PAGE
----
Driving down 2nd street on our way to the next warehouse , he suddenly stopped his car
      in the middle of the street, jumped out, leaving the car door open, and intercepted a nice-
      looking woman walking down the sidewalk. They huddled for a couple of minutes then
      Bob jumped back into the car. I asked him who that woman was. He said, ‘I don’t know.
      She just looked interesting to me! We’ve got a date tonight’.
      At lunch that day, I noticed that Bob brought several art magazines in with him. I asked
      him why he did that as he had not looked at any of them. He said, ‘in case you bore me’!
      And, thus a beautiful friendship was born.

      Some things you might not know about Bob that makes him the most intersting man in
      the world to me:

      After the War, he gave tennis lessons at the Beverly Hills Hotel Tennis Club. Among his
      pupils were Kate Hepburn, Douglas Fairbanks, W.C.Fields and sundry other Hollywood
      stars.

      Bob always had a ‘project’ going on. The first one I observed was the building of his lake
      with a little island at his farm. He so enjoyed creating things out of the land, tree stumps, and
      other ‘found’ objects. He mounted several of his sculptures on the island. I named it
      Easter Island. I also named many of his sculptures which annoyed him no end. He did
      not like to name his paintings or his sculptures. I gave names to all of the sculptures
      over the years. The Conquistadores, LEM (Lunar Excursion Module) and so on.

      Another project was his purchase of the house near South Boston that he called Glen Mary.
      The architect was one of Thomas Jefferon’s pupils.and Bob wanted to preserve and restore it,
      which he did. He also built a tennis backboard there so he could hit and give lessons to
      some lucky few.

      Another example of his love of ‘creating’ was the Goose Mountain project. One day, after
      sale in South Boston (where I also worked with Bob for several years), he said, ‘Come ride
      with me and help me look.’ ‘For what?’, I asked. Bob had bought a lot up on Goose
      Mountain which was mostly a sharp vertical drop of 50 feet or so down to the shores of
      the Staunton River. He already had a vision of an A-frame cabin whose foundation was
      the base of a semi-trailer, cantilevered out from the bluff. We were searching junk yards
      for the properly configured trailer. A couple of years later I spent a lovely weekend
      there as it had become reality.

      In his early years as an auctioneer, Bob worked for several seasons in Rhodesia
      (now Zimbabwe). While there, he met a local professional tennis player named Don
      Black. They liked to hit the local bars and, one night, Bob chatted up a woman who
      did not appeal to him, so he introduced her to Don. They hit it off and Don soon
      married her, producing 3 children who are playing professional tennis today:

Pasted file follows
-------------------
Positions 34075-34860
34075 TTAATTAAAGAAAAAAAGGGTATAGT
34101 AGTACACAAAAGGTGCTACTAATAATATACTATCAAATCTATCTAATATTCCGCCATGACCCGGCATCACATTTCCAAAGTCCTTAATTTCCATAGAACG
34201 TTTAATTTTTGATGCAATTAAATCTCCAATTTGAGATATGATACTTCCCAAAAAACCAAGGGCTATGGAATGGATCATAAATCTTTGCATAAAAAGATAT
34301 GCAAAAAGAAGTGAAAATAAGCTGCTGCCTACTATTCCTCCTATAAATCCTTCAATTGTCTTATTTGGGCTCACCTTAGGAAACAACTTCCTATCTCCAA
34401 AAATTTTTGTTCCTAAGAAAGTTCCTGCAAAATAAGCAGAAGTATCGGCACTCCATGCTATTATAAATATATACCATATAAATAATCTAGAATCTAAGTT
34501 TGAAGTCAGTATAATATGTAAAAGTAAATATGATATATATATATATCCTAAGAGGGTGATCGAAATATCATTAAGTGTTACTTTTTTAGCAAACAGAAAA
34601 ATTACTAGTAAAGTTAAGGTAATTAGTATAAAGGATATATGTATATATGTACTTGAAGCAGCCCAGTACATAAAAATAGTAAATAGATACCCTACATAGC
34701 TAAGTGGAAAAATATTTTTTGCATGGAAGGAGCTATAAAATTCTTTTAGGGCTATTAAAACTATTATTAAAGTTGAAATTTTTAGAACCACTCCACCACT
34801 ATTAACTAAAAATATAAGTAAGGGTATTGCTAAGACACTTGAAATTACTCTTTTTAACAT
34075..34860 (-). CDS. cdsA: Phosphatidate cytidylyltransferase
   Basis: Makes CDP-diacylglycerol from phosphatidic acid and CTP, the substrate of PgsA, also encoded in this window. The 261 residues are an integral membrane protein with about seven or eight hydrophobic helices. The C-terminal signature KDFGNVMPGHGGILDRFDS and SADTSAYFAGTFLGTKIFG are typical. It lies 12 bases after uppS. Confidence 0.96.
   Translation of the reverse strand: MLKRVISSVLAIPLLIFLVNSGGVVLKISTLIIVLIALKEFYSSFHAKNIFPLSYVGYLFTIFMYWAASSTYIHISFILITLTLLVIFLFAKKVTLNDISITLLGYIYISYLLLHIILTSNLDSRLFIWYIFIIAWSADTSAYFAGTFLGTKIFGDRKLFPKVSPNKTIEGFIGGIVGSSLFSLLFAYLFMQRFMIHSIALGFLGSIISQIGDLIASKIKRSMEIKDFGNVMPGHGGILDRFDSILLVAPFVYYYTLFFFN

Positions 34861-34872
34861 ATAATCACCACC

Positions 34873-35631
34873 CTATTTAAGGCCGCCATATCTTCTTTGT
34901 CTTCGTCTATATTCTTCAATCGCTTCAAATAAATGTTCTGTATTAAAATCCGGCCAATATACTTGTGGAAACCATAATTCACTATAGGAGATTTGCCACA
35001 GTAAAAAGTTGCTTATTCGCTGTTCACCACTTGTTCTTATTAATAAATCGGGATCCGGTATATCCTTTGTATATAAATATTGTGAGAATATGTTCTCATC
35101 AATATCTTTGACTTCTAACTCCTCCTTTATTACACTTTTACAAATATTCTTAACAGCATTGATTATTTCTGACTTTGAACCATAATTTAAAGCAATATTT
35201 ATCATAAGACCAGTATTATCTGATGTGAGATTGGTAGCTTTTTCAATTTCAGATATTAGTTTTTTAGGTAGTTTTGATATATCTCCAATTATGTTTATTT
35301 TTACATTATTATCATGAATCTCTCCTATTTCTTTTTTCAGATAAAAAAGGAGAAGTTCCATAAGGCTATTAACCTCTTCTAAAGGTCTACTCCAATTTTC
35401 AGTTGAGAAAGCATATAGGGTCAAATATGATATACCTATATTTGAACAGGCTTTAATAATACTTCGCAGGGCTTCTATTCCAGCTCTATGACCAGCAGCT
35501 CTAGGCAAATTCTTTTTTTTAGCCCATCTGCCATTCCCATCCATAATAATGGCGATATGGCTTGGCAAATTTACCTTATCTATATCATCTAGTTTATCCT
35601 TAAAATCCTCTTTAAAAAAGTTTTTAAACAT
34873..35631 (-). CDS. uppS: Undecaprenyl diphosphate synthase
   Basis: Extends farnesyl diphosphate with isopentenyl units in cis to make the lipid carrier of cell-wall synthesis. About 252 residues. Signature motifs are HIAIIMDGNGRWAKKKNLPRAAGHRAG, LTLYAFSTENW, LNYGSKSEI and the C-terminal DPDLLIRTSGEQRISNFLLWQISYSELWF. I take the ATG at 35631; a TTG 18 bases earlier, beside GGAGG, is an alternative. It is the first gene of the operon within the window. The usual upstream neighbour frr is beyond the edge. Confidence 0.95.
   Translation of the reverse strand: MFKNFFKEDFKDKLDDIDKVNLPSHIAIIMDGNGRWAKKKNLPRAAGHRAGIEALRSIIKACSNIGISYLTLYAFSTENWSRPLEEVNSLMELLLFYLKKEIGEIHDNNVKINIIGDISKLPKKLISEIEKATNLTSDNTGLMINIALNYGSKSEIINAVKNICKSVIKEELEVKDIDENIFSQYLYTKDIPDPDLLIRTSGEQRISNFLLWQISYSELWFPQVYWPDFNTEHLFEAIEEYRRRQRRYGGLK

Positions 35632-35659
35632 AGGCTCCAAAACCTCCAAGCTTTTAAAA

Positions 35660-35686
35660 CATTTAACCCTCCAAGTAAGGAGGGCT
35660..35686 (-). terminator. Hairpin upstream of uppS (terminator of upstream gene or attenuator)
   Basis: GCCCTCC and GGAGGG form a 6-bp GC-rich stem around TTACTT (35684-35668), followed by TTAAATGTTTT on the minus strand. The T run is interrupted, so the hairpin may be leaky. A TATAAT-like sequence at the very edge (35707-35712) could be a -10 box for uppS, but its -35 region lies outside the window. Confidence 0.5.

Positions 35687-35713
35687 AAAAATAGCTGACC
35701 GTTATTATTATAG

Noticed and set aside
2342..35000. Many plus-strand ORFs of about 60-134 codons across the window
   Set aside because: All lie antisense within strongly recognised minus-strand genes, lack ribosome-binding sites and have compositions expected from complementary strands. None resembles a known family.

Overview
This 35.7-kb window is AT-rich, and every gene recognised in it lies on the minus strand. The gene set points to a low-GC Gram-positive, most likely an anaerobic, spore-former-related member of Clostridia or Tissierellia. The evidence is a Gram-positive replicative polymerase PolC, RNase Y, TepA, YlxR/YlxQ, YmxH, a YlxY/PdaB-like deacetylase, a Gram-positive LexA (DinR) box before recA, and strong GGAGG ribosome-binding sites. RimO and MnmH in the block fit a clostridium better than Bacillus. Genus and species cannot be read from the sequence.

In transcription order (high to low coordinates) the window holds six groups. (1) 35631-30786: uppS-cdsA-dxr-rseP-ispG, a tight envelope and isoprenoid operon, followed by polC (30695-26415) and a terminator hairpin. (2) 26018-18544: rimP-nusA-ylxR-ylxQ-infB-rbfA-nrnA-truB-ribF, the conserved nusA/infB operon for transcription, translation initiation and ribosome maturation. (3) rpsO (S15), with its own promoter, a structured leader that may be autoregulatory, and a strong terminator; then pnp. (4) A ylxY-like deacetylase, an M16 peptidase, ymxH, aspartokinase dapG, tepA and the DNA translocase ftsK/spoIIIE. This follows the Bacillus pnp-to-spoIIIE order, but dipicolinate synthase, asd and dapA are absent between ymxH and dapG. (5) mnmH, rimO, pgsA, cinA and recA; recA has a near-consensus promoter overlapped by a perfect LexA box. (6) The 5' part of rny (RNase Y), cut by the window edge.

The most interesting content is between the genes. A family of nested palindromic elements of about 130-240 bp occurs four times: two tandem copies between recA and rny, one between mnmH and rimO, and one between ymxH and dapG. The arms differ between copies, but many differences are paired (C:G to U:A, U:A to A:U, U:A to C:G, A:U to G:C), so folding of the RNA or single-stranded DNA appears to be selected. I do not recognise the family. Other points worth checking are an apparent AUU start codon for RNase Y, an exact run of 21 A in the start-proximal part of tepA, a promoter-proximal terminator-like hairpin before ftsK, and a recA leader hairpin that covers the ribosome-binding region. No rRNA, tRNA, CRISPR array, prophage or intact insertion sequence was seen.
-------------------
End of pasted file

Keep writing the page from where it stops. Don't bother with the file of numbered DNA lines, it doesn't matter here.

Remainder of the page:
Byron, Wayne and Cara Black. Don was appreciative enough that he gave Bob a
      Wimbledon locker key (Don made Wimbledon’s third round a couple of times).
      It was one of Bob’s most prized possessions. You could say that Bob is indirectly
      responsible for 3 professional tennis players!

      Bob and I had several years-long running jokes. One involved his vanity license
      plate which was JCHMOM. I spent maybe 10 years trying to guess what it stood
      for until I finally admitted defeat….’Jesus Christ Have Mercy On Me’. I was stunned
      because I thought he was a devout Buddhist since he liked to spend the odd week,
      now and then, at monasteries near Conway, SC and Cincinnati, OH.
      Another one came about when I asked him to ‘paint me a painting’. I loved Bob’s
      abstract painting style…but not enough to buy one. Every year when I’d see him
      in Maysville, I would ask him how my painting is coming along. He’d always say,
      ‘I’m working on it. It’ll be done soon.’

      I’m so thankful that I got to see Bob one last time a month before he died. I had
      heard through the grapevine that he was ill with Parkinson’s and tracked him down
      at his wife’s home in Raleigh. I got a smile from him when I asked how my painting
      was coming along. He managed to get out, ‘Other room….Almost done.’

      Bob Cage taught me to live every day like it’s your last and to squeeze every last
      drop of joy out of life…as he certainly did!

  2. Amy Martin

    GETTING MARRIED?????????? AGAIN????????????
    A few family members and I visited his sculpture garden at xmas time several years ago. I see from the photos he has added many more works of art since then. One funny story he told us: One moonlit night he discovered a young couple on the edge of the lake in front of his house, without permission. They were in the middle of making whoopee. So Bob decided to scare them with a shot from his gun (over their heads of course). He reached into the drawer, pulled out a bullet, loaded the gun, pulled the trigger. Nothing happened. Upon closer inspection, he discovered he had inadvertently pulled out a tube of chapstick instead of a real bullet. He laughed at his mistake as heartily as the rest of us. His helper in the shop, Malcolm, was also an interesting person, and I believe Bob relied on him quite a bit. Bob had stacks and stacks of “paintings” in that shop which he had done as therapy after his daughter died. I have always regretted that I did not try to purchase one of those. requiescant in pace 12-13-2014

  3. Shannon Wilson

    I visited Bob’s farm with my family and he was most gracious and accommodating. Bob was definitely an iconoclast and certainly one of the most unique people to ever hail from Halifax, Va. I’m sorry to hear the news of his death and hope there’s some way to preserve his art farm for future generations to see.